The battle of the app stores

Do any of the other mobile application stores stand a chance against the behemoth that is Apple's App Store?

A year ago, smartphone applications were limited to CRM apps on BlackBerry and document editors for Windows Mobile. The Apple App Store has quite simply revolutionised smartphones, but who else has a chance when it comes to third party apps on mobile?

The Apple App Store popped up providing a whole new way of purchasing apps and getting them on your phone. Then other smartphone manufacturers all began jumping on the wagon, starting with App World from BlackBerry and Android Market for Google's smartphone platform.

The rest of the year shows even more promise, with Windows Mobile launching its marketplace with the introduction of Windows Mobile 6.5, while Palm is planning its own Palm Catalog with the launch of the Palm Pre.

So with all these on offer, which store is king of the castle?

Apple App Store

The Apple App Store was the original and is arguably the best place to buy such applications on the net. It holds more apps than any other store. It also has the most regulation and there have been a recent spate of apps declined by the bigwigs at Apple.

Although the gaming section is the most popular here because of the iPhone's supreme gaming abilities, utilities come up a close second, with the store filled to the brim with handy apps to help with your day-to-day working tasks.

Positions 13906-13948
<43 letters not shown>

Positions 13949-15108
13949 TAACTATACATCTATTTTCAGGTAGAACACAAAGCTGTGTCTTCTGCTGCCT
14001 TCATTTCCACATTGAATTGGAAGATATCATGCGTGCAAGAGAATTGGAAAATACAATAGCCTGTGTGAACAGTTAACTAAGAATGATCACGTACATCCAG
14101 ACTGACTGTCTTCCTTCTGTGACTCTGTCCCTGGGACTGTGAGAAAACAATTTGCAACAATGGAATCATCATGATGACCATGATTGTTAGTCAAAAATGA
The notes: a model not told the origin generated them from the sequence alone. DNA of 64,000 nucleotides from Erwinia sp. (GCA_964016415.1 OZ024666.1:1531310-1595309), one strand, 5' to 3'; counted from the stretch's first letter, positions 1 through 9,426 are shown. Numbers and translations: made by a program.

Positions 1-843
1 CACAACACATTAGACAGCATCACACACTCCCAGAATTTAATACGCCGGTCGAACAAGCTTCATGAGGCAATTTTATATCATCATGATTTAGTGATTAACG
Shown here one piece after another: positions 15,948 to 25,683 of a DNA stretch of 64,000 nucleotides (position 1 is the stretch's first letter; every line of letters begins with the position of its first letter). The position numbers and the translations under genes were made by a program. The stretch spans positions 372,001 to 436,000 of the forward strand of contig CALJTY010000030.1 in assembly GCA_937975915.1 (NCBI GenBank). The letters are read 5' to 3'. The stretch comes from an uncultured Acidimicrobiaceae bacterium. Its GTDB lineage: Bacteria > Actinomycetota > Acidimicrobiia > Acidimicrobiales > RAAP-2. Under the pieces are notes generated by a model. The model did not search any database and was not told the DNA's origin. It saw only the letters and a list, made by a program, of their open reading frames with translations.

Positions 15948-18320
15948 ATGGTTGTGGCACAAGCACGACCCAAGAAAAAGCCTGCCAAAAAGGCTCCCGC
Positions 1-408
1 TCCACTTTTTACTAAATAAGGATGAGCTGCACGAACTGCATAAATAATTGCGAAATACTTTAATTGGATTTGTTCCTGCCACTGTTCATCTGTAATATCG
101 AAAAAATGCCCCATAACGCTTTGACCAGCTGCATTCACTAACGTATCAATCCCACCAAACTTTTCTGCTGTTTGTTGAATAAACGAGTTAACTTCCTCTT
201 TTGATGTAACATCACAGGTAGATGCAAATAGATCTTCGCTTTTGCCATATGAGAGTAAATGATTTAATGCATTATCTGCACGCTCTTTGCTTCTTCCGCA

Expect to find apps that can remotely monitor your computer's performance in real time such as iStat, third party web browsers including Privately and Full Page Web Browser and virtual keyboards our favourite is Air Mouse Pro.

Business and productivity apps are also second to-none, with word processing, spreadsheet readers and organisation applications all on-board.

The App Store also features the most apps compared to any other store, currently standing at around 50,000.

The interface is easy as pie to use, with the ability to find apps through browsing across the categories or searching. When you tap to download an app, you'll have to sign into your iTunes account and then they'll download to your iPhone, automatically synching to your computer when you plug your phone in using the USB.

Android Market

Unlike the Apple App Store, Android Market is more open source, as Google doesn't prevent conflicting apps from slipping through.

This means that there's a much larger range of applications, even though there are far fewer in number.

For example, Apple blocked Google Voice from the App Store with the excuse that it clashed too much with the functionality of the built-in Voice Memos application pre-installed on the iPhone, yet you can download it on Android Market.

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